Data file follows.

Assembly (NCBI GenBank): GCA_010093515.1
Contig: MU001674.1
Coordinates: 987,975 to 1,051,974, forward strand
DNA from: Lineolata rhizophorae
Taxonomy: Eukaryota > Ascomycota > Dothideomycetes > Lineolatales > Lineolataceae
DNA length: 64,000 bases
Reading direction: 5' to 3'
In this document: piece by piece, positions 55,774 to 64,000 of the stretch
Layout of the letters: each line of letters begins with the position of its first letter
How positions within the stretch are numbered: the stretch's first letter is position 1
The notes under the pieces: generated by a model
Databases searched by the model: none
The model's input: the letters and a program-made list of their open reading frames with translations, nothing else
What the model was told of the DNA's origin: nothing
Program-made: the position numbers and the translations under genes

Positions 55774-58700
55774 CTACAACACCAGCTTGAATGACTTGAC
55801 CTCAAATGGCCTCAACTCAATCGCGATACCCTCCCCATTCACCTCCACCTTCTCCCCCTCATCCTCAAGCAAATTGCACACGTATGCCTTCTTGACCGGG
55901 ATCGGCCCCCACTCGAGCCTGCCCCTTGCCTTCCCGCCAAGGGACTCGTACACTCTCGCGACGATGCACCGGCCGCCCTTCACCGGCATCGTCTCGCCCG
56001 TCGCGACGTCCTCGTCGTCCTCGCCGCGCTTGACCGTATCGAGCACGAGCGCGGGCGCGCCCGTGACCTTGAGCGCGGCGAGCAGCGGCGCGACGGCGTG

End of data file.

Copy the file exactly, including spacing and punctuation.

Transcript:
Assembly (NCBI GenBank): GCA_010093515.1
Contig: MU001674.1
Coordinates: 987,975 to 1,051,974, forward strand
DNA from: Lineolata rhizophorae
Taxonomy: Eukaryota > Ascomycota > Dothideomycetes > Lineolatales > Lineolataceae
DNA length: 64,000 bases
Reading direction: 5' to 3'
In this document: piece by piece, positions 55,774 to 64,000 of the stretch
Layout of the letters: each line of letters begins with the position of its first letter
How positions within the stretch are numbered: the stretch's first letter is position 1
The notes under the pieces: generated by a model
Databases searched by the model: none
The model's input: the letters and a program-made list of their open reading frames with translations, nothing else
What the model was told of the DNA's origin: nothing
Program-made: the position numbers and the translations under genes

Positions 55774-58700
55774 CTACAACACCAGCTTGAATGACTTGAC
55801 CTCAAATGGCCTCAACTCAATCGCGATACCCTCCCCATTCACCTCCACCTTCTCCCCCTCATCCTCAAGCAAATTGCACACGTATGCCTTCTTGACCGGG
55901 ATCGGCCCCCACTCGAGCCTGCCCCTTGCCTTCCCGCCAAGGGACTCGTACACTCTCGCGACGATGCACCGGCCGCCCTTCACCGGCATCGTCTCGCCCG
56001 TCGCGACGTCCTCGTCGTCCTCGCCGCGCTTGACCGTATCGAGCACGAGCGCGGGCGCGCCCGTGACCTTGAGCGCGGCGAGCAGCGGCGCGACGGCGTG